Changes in family income from month to month remained a source of financial strain for some individuals. Financial support from family or friends, and especially parents, is one way that some people covered expenses.

  • Three in 10 adults had family income that varied from month to month, with higher rates of volatility among workers in the construction or leisure and hospitality industries.
  • One in 10 adults struggled to pay their bills because of monthly changes in income. Those with less confidence in their access to credit were more likely to report financial hardship due to income volatility.
  • Ten percent of adults received financial assistance from someone living outside their home. Occasionally, people both gave and received support, as 2 in 10 people who received financial support also provided financial support to someone else.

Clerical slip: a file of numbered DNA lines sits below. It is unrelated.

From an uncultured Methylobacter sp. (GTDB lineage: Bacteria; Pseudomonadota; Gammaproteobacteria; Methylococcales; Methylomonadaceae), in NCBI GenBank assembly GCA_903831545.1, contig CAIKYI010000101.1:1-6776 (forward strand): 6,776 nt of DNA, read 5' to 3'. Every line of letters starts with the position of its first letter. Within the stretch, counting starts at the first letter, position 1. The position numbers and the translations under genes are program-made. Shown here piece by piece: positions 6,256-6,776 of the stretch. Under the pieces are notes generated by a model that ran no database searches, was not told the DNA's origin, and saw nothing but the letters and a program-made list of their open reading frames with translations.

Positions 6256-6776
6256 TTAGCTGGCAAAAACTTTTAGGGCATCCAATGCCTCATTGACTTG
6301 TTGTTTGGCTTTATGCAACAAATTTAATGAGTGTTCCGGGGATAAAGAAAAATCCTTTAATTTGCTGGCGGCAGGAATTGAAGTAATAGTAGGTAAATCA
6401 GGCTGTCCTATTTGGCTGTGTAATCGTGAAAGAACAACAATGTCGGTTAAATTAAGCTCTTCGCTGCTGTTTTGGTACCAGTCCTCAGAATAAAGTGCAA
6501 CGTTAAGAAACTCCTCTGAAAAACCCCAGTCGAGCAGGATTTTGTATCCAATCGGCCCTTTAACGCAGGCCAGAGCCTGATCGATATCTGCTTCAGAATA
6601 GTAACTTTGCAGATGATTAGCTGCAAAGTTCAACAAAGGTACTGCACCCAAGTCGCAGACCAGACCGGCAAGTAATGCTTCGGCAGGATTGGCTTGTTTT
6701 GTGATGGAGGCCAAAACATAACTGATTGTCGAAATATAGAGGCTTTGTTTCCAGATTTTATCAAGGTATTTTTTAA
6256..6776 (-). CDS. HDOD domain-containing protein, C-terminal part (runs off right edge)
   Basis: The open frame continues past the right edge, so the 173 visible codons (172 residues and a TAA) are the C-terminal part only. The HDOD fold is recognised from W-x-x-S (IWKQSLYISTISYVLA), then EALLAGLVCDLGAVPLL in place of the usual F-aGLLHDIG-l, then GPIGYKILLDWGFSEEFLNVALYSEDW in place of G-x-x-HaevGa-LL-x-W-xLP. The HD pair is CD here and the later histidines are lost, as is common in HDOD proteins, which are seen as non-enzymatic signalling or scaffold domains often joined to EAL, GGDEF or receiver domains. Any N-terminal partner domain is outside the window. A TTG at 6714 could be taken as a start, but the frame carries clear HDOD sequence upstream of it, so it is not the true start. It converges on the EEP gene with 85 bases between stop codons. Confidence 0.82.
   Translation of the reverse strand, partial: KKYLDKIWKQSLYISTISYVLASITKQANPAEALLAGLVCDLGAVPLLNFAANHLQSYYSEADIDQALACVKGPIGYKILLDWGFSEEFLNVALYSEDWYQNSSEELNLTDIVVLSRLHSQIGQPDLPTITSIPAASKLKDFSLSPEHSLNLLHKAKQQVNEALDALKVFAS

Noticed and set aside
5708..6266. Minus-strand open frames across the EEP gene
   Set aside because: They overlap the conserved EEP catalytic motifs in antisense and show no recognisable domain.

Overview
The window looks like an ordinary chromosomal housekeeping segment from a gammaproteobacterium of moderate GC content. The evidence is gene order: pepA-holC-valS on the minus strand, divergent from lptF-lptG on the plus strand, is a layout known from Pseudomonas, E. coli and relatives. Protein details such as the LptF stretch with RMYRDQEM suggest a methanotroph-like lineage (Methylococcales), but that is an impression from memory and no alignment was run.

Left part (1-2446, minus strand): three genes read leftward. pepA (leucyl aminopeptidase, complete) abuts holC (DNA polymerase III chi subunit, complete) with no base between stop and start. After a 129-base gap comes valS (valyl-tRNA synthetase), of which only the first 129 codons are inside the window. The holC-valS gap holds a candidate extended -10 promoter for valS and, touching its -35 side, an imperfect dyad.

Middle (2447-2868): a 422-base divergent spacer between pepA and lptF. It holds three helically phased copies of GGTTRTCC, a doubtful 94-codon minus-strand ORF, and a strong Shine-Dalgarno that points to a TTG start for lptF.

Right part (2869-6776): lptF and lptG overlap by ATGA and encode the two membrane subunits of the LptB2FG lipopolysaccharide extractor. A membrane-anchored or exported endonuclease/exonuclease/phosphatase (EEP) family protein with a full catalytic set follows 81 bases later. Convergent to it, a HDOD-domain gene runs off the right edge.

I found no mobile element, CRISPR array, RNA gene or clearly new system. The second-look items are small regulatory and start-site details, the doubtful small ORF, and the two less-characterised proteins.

Although most adults were working as much as they wanted to, many people were not working full time and wanted more work. Many adults also performed gig activities in the month before the survey, although few who participated in the gig economy were doing so as a primary source of income.

  • Eighteen percent of adults—including 25 percent of black and Hispanic adults—were not working full time and wanted more work in late 2019.
  • Among women ages 25 to 54 who were not working, 46 percent said that childcare or other family obligations contributed to their employment decision. Among similarly aged men who were not working, a smaller 23 percent cited childcare or other family obligations.